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MSR at 0x19c bit 2: Indicator of Throttling?

I would like to know about a specific MSR. I have been looking at 0x19c to see if throttling is occurring. If I use the rdmsr utility on Linux like "rdmsr -c -p0 0x19c", I get a result similar to "0x881f0008". If I bitwise-and the result with 1, I get the thermally throttled state (1=throttled, 0=normal). I looked at the Linux kernel source code and saw that the value is labeled as THERM_STATUS_PROCHOT for bit 0.

We have had other throttling issues and want to know what bit 2 (i.e. 1<<2) corresponds to. Empirical evidence shows that the processor is indeed throttled and a run of Linpack xhpl will have a slower benchmark number. Am I off-base here in thinking that this bit represents some other form of throttling? This seems to be an extremely reliable indicator of "slower" performing servers.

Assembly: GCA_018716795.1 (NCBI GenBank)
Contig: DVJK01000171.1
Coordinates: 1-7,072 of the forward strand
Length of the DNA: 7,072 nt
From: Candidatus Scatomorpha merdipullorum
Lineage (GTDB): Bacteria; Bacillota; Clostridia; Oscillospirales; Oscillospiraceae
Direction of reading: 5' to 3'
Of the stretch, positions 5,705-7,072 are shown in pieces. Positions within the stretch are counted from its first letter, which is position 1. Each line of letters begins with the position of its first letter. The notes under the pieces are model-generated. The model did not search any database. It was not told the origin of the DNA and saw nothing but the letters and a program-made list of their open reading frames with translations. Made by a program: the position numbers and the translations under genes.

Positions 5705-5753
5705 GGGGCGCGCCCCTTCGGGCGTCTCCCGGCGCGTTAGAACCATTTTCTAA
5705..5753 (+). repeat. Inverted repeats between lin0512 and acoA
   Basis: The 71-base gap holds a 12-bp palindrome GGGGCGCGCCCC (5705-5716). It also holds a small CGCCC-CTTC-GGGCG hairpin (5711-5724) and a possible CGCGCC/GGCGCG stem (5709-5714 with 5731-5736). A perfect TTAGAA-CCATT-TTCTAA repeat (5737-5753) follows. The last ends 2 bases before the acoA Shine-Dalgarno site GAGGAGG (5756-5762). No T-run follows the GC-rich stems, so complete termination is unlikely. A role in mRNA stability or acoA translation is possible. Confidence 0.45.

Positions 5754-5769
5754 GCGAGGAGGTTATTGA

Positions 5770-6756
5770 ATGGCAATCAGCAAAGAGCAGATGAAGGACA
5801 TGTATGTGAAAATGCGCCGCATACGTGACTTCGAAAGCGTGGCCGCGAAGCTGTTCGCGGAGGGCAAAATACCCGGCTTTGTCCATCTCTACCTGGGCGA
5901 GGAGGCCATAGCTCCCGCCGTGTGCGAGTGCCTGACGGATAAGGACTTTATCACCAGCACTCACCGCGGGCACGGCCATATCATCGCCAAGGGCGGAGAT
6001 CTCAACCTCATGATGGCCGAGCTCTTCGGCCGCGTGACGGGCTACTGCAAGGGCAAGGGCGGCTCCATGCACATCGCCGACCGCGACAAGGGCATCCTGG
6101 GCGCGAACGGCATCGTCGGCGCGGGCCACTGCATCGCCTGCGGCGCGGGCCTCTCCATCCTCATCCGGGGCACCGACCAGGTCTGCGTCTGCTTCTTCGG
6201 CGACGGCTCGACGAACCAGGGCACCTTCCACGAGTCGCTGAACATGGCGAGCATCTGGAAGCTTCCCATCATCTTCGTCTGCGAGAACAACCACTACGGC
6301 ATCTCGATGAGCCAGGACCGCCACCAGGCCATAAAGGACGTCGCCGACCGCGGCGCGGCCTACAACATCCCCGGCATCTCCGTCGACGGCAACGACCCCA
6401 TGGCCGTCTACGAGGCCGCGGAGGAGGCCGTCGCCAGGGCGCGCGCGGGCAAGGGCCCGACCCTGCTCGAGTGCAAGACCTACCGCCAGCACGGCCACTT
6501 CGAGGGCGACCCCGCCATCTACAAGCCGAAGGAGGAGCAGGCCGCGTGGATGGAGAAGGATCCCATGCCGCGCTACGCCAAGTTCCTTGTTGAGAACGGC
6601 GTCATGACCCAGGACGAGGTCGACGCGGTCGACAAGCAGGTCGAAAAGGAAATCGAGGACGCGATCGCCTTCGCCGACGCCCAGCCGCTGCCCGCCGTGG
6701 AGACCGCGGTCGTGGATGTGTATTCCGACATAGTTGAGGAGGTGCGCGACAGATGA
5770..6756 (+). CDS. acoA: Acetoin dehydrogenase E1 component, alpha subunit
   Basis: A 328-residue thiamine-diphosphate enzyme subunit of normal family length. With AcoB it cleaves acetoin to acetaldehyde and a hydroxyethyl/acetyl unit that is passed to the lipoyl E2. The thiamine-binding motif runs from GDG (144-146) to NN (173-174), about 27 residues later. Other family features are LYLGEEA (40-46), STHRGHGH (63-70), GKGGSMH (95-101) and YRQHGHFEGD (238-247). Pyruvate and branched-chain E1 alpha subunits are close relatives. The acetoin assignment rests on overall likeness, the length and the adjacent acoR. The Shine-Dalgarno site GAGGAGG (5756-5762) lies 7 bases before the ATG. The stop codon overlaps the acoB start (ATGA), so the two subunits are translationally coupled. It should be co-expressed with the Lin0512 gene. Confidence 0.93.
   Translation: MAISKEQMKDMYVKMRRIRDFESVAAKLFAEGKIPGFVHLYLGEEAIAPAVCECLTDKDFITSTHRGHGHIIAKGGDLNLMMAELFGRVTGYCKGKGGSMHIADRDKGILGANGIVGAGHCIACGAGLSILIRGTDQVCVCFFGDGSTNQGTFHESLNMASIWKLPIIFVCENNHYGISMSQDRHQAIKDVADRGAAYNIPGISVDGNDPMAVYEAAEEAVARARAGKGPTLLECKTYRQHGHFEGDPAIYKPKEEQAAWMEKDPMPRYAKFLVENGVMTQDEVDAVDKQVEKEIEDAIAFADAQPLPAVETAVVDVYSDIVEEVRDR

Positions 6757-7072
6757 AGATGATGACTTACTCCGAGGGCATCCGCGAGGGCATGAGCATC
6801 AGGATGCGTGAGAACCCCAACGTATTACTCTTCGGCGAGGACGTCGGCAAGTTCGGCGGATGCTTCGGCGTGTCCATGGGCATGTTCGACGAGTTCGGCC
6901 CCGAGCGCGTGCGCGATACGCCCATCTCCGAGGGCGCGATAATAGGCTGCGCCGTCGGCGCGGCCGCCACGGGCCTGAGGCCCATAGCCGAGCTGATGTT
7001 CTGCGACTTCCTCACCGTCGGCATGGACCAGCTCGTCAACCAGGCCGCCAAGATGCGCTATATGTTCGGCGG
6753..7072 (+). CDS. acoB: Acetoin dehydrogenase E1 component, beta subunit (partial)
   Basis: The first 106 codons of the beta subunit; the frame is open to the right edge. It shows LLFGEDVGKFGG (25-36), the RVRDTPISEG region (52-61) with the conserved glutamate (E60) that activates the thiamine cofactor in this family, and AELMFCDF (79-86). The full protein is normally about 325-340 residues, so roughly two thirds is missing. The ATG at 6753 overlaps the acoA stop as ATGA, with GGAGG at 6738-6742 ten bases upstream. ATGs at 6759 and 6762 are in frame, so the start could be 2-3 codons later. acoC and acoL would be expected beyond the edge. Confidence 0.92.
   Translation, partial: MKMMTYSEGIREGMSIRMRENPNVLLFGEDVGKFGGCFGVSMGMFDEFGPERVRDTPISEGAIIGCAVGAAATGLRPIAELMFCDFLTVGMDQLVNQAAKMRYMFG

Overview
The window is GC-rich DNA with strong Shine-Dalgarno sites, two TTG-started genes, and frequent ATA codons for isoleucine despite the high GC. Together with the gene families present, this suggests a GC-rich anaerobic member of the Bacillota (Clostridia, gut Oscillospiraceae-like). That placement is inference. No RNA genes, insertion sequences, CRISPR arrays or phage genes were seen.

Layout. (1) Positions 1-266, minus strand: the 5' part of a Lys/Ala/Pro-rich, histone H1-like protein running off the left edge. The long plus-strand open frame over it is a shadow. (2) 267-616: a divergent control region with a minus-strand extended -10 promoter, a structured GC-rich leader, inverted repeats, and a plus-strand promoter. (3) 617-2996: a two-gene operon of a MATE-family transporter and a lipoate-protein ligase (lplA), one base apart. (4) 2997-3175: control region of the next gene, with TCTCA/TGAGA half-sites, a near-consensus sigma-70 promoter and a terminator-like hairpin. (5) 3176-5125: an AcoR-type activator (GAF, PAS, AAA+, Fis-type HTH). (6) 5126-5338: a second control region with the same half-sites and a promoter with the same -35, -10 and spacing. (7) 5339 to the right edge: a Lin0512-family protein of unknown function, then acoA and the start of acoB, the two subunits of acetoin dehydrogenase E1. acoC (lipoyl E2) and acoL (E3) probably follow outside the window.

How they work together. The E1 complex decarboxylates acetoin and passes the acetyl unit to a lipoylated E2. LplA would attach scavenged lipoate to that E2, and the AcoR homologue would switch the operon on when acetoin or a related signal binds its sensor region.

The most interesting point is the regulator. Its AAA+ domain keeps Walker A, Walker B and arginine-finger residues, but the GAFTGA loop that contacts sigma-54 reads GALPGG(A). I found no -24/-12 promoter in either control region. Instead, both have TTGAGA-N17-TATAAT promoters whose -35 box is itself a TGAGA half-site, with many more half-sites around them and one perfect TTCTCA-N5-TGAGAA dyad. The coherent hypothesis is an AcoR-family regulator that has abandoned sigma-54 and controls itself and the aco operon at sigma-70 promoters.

Also, I know that a change in the thermal throttling state results in an interrupt. Does this kind of throttling (bit 2) also result in an interrupt that we can catch and log?

Based on my observations it seems it may be triggered by something in the Dell M1000e chassis that we have. We have many of these and whenever we do a firmware upgrade on the chassis, the CPUs will show as throttled for a minute or so. There are also occassions where processors get throttled for no good reason at all as far as we can tell.

I could describe it in much greater detail here, but I wrote a very lengthy article about it at

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Okay... so I figured it out myself just now. I had been looking through Intel's manuals for a while but hadn't seen the answer until now. The answer was in Intel 64 and IA-32 Architectures Software Developer's Manual > Volume 3A: System Programming Guide ( It is in section Reading the Digital Sensor. It indicates throttling by "another agent on the platform". It is either PROCHOT or FORCEPR (I'm guessing it's FORCEPR).

Now I just need to figure out what is causing it because it definitely isn't the room temperature.